A page is the final stage of the design. It is what the user sees and experiences in the end. Here you see everything at once. All data, images and components are placed together to form a design that meets your goals and defines the purpose of your website.
The Atomic Design methodology is a smarter way for creating intuitive web designs, interfaces and systems when compared with the conventional designing process. Though it needs more thinking and creativity, the smooth process afterward and the end results you get are worth it.
Let’s get a quick look at the benefits of using atomic designs while building your website -
While breaking down complex design components into basic units, it becomes very easy to reuse them. You have the whole lists of atoms, molecules and organisms, and you can just put them whenever and wherever required.
It becomes super easy to determine where to use them in the site, and you can just mix and match them in different ways to create diverse components. It comes in handy when you need to navigate between components and UIs.
With atomic designs, you need to incorporate all your atoms and molecules inside the style guide before start designing your website. Once it’s done, you can easily mock up the pages, as all you have to do is to pick and drop these elements from your list and use them wherever required.
All the efforts are needed during defining the atoms and molecules and afterward, it becomes a piece of cake.
If you have some updating to do, you do not have to go through the entire site for small changes, instead, you need to find only those atoms which need updating. This helps you quickly update atoms throughout all pages, as once you update certain components in your list, the changes are carried out across all similar instances.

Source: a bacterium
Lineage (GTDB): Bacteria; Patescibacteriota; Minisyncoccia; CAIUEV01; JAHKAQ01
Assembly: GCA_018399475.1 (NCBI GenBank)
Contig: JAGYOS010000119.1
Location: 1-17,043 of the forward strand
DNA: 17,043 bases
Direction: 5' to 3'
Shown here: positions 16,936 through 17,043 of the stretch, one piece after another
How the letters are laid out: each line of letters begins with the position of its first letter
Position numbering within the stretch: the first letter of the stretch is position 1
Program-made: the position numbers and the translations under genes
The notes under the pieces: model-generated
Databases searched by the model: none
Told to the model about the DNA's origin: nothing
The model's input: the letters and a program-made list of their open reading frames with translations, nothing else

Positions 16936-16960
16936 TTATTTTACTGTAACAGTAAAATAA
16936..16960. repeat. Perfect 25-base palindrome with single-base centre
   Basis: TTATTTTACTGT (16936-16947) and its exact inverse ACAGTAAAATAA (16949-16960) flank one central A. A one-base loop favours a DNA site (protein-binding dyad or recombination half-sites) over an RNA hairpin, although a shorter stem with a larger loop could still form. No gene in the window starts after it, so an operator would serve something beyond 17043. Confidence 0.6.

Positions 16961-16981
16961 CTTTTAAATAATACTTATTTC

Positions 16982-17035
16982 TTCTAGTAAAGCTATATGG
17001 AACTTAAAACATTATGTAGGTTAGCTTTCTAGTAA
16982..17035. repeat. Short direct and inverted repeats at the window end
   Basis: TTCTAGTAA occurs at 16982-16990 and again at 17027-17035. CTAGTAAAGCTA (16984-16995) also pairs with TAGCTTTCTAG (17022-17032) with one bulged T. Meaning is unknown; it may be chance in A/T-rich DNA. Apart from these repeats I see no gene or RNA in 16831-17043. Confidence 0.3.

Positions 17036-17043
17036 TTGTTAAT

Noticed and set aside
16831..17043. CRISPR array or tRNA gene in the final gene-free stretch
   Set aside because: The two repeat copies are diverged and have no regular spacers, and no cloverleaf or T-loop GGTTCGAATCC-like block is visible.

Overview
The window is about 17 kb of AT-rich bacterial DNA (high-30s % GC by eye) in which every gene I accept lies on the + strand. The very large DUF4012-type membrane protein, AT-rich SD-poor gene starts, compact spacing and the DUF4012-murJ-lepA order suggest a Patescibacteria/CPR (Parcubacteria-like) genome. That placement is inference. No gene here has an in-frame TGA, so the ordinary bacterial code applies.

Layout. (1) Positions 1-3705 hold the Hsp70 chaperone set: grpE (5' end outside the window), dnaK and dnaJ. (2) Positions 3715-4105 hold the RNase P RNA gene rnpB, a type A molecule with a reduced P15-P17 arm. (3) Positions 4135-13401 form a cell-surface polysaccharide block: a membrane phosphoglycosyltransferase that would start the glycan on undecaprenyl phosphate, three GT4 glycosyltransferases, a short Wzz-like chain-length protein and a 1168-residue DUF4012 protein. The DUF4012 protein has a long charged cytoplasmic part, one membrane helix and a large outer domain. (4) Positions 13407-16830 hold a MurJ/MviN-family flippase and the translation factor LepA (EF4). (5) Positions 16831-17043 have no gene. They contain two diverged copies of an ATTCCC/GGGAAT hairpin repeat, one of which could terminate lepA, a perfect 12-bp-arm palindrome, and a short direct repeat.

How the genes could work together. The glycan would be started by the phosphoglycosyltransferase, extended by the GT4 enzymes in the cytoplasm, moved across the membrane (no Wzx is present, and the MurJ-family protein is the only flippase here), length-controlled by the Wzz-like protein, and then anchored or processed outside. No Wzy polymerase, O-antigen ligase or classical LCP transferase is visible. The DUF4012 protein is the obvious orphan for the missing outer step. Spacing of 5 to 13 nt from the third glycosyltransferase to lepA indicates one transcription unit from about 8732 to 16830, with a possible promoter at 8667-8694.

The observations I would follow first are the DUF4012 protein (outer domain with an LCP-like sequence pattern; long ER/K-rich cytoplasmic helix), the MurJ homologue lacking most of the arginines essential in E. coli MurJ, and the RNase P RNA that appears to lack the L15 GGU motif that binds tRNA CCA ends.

These automatically designed pages are far easier to code than those created with conventional design methods. Once you define the atom and molecule elements, you can reuse the same code for every element across all pages. This way, you can easily see and identify what this particular code means, and where and why to use it.
This leaves so much space for consistency and the code, thus, delivered is easier to read and systematic.
You have a long list of atoms, molecules and organisms inside your style guide, which leaves you with many options already. And if you want other elements, you can just customize the existing elements to get the results you desire.
There is no need to waste your time creating new atoms for the same instance, so, you can just tweak through the already available elements and create newer atoms out of those.
Think about all the possible elements you can create this way!!
The Atomic Designs are more of a mental understanding of design elements on a cohesive level. It enables you to infuse your abstract ideas on-screen in real-time.
It lays out a clear architecture that helps team members and clients to actually see every step of the designing process. Especially when it comes to building complex design systems, the Atomic Design principles can ease the workflow to a great extent.
Want to know more about atomic designs? Check the link here.